Twenty years after it was first proposed by then Gov. Gaston Caperton, nearly 4,000 artists have had their wares represented by Tamarack.
Back then state arts and crafts were popular with travelers, but only sold at service plazas on the West Virginia Turnpike.
While attending the opening of the Princeton plaza, Caperton not only enjoyed the festivities – including live music and folks making apple butter over an open fire – but also had an idea for additional exposure and better marketing of artisan creations.
“Wouldn’t it be wonderful to have a place with that kind of atmosphere every day of the year?” he said according to media reports from the event.
That was the beginning.
Today the state’s well-known artisan retail center at Beckley – named for a tree found in West Virginia – draws half a million visitors annually through its doors.
Located just off Interstate 64, the building’s red, peaked roof – based on a Texas star quilt pattern – is a familiar local icon.
But Tamarack also has a bigger claim to fame.
When it opened on June 20, 1996 – not surprisingly, West Virginia Day – Tamarack was the nation’s first showcase for handcrafts, fine arts and regional cuisine.
It now also features working studios for resident artists, an art gallery, theater, food court and conference center. Fried green tomatoes are the signature dish at the food court, aptly named “A Taste of Southern West Virginia.”
Patrons can purchase everything from hand blown glass items and baskets to toys and books. Wood items are popular, including handcrafted furniture as well as quilts, paintings and other glassware such as Home Laughlin China Company’s Fiesta line of dinnerware.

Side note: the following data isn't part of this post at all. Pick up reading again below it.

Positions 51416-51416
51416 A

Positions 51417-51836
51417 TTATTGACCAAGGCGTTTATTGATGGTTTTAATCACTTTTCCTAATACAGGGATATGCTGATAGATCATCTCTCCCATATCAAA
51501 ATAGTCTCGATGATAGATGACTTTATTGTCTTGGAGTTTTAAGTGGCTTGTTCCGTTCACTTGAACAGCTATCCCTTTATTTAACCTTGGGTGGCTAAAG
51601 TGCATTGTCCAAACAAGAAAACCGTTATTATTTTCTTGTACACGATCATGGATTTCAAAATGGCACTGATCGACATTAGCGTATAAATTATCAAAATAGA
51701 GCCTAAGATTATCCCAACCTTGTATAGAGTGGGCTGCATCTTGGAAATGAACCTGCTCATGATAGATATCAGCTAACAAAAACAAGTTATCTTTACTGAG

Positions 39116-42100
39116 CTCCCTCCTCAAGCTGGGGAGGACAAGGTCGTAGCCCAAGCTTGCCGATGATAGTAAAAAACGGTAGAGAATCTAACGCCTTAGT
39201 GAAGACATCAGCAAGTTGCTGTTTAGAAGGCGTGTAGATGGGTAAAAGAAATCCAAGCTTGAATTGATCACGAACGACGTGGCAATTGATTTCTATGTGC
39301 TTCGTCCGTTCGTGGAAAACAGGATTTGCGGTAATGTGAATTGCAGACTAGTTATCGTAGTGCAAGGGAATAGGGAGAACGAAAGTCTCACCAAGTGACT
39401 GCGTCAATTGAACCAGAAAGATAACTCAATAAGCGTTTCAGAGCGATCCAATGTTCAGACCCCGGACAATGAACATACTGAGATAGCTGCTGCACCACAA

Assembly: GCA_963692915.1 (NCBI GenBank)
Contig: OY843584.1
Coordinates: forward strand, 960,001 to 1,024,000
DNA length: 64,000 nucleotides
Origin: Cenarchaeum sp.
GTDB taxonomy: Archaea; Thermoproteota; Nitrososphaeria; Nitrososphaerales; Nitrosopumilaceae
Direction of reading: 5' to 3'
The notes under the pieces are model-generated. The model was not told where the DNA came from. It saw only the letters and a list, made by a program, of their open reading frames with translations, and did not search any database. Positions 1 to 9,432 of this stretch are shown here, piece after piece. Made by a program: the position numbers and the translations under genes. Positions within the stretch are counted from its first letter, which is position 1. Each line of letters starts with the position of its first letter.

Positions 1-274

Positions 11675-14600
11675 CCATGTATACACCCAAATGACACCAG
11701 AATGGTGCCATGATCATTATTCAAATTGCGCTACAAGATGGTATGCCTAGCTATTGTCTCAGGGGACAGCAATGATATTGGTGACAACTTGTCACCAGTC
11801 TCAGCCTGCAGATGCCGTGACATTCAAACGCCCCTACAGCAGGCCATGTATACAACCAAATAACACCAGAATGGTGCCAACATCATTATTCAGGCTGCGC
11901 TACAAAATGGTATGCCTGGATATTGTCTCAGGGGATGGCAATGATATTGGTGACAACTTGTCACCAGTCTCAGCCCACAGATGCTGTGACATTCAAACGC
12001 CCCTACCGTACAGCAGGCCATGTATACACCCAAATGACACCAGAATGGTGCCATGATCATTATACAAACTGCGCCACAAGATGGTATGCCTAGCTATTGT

Artists go through a competitive, three-step process before their wares are offered for sale here.
More and more people are discovering what it has to offer, according to creative coordinator Norma Acord.
Watching as a professional photographer carefully arranged some lighting on a wooden rocking chair, Accord couldn’t hide a proud smile.
“It’s an especially exciting time since we just celebrated our 20th anniversary. And since it was super special we had a huge gala and invited people who’d been involved since the very beginning of Tamarack. It was a chance for everyone to catch up and see how far we’ve come,” she said.
“In the beginning this was envisioned as a showcase for West Virginia crafts, and it has been such a good thing for our state as well as our artists. We’re able to give exposure to people who work out of their homes – often in rural areas, including being in the mountains or up a hollow – that would never have happened otherwise.”